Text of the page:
I can’t feel the concrete through my shoes
As the chain-link cage around the sidewalk loops around me.
I climb steadily up the incline to your bridge.
The cars pass quietly and sparsely, hopping islands
In this suppressed midnight hour, streetlights reflected
Beneath us in the water. I carry you with me, as I do every day.
It’s been three months, nine days.
I think of our days together.
Of our youth, of your lilac perfume and chestnut eyes.
I think of how we never got tired,
Or how you never got old,
And I reach the apex of the bridge with these thoughts swimming about.
I lean and look to the water as the reflections shimmer in a boat’s wake.
And I wonder how it felt when you landed.
I want to ask you, was it instant? Did you feel yourself pass?
And I want to find out, to dive in after you and chase you down.
Did I tell you, I can’t see my therapist anymore?
I can’t afford her.
And as soon as I couldn’t pay, she cared little of my problems.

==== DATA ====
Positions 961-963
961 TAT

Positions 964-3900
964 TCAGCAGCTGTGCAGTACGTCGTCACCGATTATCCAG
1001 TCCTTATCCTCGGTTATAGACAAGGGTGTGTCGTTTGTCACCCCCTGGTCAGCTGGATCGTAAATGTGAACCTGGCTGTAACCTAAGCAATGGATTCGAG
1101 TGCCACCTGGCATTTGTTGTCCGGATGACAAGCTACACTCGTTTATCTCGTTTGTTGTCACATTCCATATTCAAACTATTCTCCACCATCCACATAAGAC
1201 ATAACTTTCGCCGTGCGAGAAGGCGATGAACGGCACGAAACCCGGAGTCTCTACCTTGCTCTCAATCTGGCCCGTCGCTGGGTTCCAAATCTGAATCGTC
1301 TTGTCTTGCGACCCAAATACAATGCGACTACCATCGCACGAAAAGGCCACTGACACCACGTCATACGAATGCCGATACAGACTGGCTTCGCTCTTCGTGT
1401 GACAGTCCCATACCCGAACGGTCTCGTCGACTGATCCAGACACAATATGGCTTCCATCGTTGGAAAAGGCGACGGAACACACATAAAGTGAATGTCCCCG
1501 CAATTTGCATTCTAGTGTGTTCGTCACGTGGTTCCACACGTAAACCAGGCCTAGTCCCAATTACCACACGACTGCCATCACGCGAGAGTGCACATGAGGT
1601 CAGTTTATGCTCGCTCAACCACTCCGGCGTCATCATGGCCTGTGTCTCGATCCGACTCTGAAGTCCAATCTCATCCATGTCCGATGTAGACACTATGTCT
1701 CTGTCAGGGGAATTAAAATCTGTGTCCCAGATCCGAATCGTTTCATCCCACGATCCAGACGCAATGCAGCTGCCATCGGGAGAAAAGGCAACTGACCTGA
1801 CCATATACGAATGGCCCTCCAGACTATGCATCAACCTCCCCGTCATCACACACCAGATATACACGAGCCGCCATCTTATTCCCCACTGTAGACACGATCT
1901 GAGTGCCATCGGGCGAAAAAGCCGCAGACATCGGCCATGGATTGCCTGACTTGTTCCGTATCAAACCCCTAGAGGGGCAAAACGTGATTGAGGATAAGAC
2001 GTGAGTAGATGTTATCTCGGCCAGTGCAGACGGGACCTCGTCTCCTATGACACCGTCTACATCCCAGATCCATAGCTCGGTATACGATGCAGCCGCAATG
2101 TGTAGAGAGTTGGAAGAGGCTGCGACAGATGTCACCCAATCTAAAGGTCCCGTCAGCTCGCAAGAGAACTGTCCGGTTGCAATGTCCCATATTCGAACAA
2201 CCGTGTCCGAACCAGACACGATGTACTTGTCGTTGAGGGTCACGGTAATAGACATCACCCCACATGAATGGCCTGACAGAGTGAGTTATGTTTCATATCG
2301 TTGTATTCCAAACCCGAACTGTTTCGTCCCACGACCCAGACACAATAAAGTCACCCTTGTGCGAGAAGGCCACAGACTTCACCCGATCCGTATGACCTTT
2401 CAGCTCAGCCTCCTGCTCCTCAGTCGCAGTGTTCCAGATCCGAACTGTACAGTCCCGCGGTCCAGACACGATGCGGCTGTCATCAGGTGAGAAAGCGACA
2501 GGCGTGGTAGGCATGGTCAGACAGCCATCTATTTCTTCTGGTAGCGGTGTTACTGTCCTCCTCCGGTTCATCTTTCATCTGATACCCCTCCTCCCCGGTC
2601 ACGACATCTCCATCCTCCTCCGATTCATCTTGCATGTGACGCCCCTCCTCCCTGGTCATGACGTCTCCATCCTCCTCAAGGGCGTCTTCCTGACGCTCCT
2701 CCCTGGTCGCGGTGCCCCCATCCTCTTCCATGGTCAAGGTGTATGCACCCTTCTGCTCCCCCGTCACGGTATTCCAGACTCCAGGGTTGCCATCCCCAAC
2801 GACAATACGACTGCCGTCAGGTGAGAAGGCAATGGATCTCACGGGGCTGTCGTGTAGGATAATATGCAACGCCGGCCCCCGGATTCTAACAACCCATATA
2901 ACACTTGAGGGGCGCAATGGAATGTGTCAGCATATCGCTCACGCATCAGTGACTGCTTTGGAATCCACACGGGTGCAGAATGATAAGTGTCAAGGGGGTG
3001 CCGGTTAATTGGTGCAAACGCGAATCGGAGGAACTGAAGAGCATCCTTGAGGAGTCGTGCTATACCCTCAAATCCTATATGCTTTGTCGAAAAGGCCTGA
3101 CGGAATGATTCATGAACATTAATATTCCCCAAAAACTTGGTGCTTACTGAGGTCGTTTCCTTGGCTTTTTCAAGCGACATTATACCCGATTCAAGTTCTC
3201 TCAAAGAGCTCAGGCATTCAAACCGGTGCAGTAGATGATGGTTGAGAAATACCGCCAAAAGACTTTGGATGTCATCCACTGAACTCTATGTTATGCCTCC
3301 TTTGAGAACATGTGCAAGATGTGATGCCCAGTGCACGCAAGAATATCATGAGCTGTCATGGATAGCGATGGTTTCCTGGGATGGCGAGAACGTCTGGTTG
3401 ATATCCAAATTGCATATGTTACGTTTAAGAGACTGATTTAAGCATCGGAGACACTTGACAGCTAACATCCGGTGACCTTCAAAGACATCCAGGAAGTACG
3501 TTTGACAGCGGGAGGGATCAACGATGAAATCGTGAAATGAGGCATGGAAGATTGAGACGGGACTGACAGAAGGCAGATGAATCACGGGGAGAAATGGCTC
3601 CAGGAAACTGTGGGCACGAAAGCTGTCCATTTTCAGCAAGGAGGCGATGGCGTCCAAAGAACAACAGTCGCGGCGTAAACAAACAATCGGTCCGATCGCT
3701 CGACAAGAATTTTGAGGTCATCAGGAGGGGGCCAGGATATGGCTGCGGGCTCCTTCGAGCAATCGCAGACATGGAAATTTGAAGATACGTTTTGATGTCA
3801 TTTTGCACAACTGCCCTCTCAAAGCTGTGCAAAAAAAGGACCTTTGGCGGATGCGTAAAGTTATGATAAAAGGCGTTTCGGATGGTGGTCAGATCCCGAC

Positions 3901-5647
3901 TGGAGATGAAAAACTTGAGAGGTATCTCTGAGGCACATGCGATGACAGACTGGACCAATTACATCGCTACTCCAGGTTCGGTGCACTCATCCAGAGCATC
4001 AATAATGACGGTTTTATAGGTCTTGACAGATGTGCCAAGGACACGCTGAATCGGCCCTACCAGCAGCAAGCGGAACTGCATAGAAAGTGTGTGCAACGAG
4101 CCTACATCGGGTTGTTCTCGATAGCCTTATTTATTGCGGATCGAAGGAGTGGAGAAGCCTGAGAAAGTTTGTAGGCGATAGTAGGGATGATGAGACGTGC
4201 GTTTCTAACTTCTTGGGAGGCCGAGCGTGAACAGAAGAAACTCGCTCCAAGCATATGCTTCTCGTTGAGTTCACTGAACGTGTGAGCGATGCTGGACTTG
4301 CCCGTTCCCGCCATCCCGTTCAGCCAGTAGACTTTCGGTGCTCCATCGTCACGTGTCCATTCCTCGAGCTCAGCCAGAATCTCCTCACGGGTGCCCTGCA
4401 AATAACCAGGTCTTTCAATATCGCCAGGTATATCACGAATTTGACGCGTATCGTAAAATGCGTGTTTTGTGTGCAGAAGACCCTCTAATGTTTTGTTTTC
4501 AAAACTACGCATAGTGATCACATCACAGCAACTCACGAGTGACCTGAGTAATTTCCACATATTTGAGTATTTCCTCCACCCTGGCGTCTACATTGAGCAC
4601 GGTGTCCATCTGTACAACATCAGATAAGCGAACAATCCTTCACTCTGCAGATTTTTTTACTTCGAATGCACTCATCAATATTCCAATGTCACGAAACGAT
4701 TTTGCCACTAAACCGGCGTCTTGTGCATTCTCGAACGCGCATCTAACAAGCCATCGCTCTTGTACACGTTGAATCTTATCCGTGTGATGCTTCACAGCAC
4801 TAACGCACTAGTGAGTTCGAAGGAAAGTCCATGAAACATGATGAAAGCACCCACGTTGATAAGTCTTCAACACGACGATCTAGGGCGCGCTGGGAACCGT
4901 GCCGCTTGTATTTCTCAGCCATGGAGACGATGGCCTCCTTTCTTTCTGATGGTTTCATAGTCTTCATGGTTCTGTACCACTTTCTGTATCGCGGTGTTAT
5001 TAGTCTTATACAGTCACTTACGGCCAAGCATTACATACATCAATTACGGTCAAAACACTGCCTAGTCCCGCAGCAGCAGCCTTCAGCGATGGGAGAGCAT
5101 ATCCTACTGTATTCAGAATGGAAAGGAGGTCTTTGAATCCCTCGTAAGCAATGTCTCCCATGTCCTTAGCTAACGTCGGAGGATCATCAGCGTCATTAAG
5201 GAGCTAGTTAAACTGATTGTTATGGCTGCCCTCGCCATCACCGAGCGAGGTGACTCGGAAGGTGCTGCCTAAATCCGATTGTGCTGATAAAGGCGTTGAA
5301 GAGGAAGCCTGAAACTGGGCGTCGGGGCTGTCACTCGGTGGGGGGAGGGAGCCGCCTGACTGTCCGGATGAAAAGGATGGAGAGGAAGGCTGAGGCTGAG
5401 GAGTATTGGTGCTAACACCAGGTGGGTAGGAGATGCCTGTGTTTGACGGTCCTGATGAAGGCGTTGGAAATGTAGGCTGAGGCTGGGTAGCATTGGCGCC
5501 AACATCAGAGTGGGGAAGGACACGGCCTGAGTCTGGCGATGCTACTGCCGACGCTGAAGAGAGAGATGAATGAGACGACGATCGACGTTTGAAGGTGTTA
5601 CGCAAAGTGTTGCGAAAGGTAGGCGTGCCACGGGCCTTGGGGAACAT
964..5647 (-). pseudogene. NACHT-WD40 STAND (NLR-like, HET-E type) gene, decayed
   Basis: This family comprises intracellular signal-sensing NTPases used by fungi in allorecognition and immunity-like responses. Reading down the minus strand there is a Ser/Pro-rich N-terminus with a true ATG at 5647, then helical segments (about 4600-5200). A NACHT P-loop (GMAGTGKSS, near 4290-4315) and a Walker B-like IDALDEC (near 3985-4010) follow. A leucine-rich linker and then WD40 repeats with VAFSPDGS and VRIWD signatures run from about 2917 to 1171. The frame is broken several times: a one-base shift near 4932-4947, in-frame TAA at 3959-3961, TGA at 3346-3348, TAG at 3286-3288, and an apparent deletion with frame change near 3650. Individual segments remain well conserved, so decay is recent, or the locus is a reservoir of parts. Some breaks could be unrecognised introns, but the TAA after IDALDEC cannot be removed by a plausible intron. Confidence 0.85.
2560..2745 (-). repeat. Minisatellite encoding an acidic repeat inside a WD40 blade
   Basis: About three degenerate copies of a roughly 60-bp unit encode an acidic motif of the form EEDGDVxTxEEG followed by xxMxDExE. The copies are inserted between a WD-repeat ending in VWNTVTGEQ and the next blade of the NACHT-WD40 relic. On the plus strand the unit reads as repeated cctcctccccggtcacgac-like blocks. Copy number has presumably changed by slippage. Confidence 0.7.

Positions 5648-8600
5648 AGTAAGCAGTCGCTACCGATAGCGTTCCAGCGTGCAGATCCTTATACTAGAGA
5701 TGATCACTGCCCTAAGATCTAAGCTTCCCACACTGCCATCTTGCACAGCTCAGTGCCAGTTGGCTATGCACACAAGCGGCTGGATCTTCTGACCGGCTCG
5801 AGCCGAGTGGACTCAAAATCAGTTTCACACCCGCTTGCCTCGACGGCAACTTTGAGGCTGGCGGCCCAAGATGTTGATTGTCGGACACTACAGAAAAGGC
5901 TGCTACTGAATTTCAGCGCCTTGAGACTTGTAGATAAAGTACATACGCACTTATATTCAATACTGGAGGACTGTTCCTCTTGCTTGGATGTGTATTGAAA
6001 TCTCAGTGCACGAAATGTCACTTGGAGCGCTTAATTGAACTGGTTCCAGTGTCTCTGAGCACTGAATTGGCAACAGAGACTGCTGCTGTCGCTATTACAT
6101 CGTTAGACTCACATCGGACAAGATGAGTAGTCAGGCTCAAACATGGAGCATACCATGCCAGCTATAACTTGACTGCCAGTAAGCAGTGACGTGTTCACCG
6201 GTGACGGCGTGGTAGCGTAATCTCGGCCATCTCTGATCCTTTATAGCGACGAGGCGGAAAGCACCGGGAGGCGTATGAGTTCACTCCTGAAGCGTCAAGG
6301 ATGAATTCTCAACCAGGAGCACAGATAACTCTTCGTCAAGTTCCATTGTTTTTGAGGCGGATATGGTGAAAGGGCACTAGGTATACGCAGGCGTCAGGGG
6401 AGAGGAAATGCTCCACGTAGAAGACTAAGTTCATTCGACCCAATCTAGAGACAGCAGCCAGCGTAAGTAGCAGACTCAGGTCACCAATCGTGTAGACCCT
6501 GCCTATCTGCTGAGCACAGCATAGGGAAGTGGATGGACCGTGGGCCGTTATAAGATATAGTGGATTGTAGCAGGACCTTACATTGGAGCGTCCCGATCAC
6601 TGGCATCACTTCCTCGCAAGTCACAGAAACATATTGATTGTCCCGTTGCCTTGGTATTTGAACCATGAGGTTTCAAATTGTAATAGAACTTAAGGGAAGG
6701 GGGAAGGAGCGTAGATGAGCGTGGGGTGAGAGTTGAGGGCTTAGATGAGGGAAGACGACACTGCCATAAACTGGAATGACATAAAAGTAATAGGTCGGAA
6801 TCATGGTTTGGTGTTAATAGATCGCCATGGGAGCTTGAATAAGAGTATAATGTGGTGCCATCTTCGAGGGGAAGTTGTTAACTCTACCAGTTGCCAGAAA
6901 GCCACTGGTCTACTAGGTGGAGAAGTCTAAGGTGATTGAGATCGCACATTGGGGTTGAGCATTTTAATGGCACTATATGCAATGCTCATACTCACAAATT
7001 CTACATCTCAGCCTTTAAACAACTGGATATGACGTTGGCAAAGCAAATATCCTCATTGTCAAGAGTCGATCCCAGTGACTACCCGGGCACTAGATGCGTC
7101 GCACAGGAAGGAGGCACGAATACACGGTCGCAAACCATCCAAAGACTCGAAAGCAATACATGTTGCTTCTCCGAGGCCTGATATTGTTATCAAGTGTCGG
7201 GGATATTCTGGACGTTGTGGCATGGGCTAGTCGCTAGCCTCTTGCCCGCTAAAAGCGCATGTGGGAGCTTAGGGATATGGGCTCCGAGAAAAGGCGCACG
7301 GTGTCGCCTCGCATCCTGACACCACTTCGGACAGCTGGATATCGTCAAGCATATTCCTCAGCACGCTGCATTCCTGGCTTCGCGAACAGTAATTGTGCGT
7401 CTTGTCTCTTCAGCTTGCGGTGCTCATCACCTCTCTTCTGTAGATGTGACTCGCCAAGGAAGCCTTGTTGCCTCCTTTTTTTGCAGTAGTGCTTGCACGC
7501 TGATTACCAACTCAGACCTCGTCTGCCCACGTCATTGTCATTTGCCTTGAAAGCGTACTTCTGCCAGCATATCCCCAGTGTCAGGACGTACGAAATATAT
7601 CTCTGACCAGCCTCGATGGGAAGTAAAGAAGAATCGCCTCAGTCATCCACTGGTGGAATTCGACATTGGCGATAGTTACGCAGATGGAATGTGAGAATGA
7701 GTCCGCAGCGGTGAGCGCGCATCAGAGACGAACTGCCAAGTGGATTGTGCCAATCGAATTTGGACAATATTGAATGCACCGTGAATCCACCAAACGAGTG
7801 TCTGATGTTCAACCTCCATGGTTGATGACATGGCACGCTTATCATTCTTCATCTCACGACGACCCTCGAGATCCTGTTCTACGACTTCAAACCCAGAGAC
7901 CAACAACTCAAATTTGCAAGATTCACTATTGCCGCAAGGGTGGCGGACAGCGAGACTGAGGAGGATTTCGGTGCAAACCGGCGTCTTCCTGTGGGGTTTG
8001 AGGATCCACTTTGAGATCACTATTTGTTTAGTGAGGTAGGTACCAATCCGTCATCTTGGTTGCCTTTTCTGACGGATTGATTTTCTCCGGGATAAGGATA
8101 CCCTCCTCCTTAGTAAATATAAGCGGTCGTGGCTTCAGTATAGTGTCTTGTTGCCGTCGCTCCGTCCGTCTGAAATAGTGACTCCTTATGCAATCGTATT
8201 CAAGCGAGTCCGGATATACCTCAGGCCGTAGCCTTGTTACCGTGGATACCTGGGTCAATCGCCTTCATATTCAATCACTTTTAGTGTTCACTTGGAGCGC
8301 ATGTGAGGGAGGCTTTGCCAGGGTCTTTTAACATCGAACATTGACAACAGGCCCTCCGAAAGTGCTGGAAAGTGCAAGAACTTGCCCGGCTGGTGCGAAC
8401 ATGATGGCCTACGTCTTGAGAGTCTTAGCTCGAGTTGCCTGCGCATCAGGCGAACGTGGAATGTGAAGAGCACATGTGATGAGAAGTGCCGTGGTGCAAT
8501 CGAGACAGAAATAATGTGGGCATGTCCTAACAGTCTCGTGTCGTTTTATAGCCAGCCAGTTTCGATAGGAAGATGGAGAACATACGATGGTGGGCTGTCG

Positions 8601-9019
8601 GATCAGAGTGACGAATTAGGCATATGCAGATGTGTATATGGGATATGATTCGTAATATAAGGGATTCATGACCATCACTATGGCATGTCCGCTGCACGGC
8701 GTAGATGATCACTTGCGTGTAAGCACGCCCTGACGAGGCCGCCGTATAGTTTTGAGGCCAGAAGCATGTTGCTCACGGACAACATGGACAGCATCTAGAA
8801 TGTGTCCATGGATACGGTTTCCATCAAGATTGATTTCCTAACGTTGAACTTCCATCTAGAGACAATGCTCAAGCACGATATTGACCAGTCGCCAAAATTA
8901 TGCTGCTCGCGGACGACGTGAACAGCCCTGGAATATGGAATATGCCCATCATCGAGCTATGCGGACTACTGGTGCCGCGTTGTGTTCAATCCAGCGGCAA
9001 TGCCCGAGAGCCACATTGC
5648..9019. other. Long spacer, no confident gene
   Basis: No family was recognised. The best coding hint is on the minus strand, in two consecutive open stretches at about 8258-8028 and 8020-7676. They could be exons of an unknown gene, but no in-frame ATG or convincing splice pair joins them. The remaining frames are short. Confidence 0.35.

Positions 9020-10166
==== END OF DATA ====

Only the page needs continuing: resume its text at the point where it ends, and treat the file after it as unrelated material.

How ****** is that?
I raise our daughter alone now, but I can’t do her hair how you could.
She’s sixteen months, and four days.
I think often of if she’ll remember you as something more
Than one of her father’s stories
But the other day, she saw your picture on the mantle.
And she called for you, and began to cry as she pointed.
And I followed suit as I struggled with her hair.
I wonder, if you would have let me, could I have helped?
This that I feel now in your wake, shimmering like those lights,
Is this how you felt for those last months?
Could I have done anything to stop this?
And I think of your parents, of mine, of the therapist that I can’t see anymore,
With their piercing, bloodshot eyes.
Their needling questions.
I wonder if that’s how you perceived me, and I realize,
There’s nothing I could’ve done to help either of us.